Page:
House Speaker Nancy Pelosi issued a 48-hour deadline to strike a deal on a COVID-19 relief package if federal aid is expected to reach Americans before Election Day.
Pelosi stated she and the White House are at an “impasse” over a bipartisan deal that’s expected to send $1,200 checks to most Americans. “We don’t have agreement on the language yet,” Pelosi said.
Much of “that language” revolves around contact tracing and testing requirements for COVID-19 infections.
As negotiations between Pelosi and Treasury Secretary Steven Mnuchin make little progress, the Senate is set to vote this week on a $500 billion “skinny” recovery bill that does not include stimulus checks.
Not Likely to Happen?
Senate Majority Leader Mitch McConnell said a coronavirus stimulus package is “unlikely in the next three weeks.” He described the situation as “murky” because negotiations involve people looking for “political advantage”. “I’d like to see us rise above that as we did back in March and April, but I think that’s unlikely in the next three weeks,” McConnell said on Friday.
White House spokeswoman Alyssa Farah said President Donald Trump wants a “skinny” coronavirus relief bill that includes elements such as direct payments and a bailout to the struggling airline sector that the president remains committed to.
“We’d like to see sort of a skinny piecemeal bill if we’re able to get that, that will deal with PPP and with direct payments. But we’re open to going with something bigger, but we’re not going to operate from the 2.2 trillion that the speaker laid out.
Reaction from the stock market and stimulus
The Dow Jones Industrial Average was up 112 points, or 0.4%, at 28,538, as of 9:45 a.m. Eastern time on Friday, and the Nasdaq composite was 0.7% higher.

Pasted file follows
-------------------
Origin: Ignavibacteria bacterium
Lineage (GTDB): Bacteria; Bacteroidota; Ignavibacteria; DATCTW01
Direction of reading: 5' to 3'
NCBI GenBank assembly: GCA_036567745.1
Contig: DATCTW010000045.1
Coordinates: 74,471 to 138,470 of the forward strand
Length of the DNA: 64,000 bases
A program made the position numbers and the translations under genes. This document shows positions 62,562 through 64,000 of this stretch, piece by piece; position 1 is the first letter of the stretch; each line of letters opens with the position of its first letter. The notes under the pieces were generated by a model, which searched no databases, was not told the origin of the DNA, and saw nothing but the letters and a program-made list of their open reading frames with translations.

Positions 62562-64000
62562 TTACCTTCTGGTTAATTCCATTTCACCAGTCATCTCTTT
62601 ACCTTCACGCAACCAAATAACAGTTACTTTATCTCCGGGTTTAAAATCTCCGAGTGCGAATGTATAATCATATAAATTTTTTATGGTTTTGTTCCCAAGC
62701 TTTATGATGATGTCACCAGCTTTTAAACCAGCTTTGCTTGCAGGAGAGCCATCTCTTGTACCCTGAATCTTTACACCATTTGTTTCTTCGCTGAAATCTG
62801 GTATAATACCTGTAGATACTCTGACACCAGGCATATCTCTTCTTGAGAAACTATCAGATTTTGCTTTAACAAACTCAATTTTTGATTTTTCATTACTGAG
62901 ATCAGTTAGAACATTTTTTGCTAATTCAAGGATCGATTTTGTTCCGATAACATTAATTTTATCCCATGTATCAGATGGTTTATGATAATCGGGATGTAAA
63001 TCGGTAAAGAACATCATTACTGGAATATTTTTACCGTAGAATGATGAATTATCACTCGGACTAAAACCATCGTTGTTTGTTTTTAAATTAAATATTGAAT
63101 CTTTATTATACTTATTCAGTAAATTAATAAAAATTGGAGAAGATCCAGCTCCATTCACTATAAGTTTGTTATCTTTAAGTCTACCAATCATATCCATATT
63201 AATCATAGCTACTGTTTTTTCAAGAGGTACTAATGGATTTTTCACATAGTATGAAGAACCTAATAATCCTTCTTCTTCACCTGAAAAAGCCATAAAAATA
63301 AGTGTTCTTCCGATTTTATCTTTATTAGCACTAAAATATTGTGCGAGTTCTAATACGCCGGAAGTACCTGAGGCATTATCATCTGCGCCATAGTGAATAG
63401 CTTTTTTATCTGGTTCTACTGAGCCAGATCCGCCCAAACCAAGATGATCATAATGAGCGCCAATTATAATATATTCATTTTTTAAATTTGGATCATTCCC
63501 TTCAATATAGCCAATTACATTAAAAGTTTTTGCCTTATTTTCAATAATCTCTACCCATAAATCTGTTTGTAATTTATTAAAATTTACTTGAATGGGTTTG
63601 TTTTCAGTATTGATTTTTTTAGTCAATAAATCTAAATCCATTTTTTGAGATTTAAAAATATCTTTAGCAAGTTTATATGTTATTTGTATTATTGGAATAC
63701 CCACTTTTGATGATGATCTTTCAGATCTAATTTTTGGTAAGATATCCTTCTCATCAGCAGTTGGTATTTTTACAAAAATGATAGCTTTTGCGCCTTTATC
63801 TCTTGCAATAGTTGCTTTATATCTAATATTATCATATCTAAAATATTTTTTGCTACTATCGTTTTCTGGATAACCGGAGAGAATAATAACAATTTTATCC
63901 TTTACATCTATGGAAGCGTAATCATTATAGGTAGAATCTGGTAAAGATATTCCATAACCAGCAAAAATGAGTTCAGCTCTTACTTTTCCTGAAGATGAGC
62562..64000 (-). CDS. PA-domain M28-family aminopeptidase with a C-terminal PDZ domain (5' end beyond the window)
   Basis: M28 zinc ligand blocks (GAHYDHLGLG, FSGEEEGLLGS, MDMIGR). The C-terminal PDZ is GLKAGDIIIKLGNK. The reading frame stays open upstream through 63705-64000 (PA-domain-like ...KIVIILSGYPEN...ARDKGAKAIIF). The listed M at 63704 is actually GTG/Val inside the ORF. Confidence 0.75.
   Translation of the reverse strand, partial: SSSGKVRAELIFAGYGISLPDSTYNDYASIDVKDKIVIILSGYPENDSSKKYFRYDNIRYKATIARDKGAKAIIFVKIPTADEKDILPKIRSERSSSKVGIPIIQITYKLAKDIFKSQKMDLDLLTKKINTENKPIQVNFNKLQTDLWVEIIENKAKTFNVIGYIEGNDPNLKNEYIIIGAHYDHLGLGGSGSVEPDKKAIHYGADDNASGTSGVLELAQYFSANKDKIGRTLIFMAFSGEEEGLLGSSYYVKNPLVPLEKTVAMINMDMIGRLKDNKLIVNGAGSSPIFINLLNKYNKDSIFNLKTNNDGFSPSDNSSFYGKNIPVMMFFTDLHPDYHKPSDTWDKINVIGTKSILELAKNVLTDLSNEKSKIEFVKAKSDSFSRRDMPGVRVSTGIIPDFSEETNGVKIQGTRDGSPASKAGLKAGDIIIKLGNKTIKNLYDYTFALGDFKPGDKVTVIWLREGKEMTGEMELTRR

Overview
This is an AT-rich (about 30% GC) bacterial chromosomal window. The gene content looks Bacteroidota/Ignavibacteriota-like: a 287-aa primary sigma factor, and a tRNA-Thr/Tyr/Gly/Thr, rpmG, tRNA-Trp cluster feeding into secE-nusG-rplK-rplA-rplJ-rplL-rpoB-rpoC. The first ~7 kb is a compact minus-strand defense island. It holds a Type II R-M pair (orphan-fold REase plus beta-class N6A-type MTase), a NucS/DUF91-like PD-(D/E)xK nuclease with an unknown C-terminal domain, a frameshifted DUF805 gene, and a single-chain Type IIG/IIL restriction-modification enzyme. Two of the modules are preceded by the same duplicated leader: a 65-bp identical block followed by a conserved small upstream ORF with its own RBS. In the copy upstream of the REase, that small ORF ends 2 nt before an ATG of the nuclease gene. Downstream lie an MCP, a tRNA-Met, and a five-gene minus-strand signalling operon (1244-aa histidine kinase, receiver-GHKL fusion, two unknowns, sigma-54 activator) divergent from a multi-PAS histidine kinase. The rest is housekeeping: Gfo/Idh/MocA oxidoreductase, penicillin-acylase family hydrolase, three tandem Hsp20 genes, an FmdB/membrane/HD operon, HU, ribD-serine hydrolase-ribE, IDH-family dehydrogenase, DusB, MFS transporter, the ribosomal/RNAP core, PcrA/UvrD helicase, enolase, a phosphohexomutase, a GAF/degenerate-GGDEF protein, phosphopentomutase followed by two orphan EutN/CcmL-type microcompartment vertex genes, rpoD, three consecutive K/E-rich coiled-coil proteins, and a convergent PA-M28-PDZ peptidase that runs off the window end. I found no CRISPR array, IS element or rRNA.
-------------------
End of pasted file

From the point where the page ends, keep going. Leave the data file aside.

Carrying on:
Much of this week’s focus has been on Washington, where President Trump sent markets on a sudden skid Tuesday after he halted negotiations on a support package for the economy until after the election.
Hinting at what’s to come?
Investors have been seeking a stand-alone bill for aid since the expiration of extra benefits for laid-off workers that Congress approved earlier this year. Any bill related to such aid is one that President Trump has publicly stated he would sign right away.
Despite whether or not Washington can strike a deal before the election, investors are becoming optimistic about the chances for a big support package in 2021. Despite the months’ long bickering, if Democrats sweep the White House, Senate, and the House, it’s likely that they will approve stimulus for the economy. That could help offset higher tax rates and tighter regulations on businesses that investors also expect from a Democratic-controlled Washington. Wall Street is seeing a Democratic sweep as more likely than before.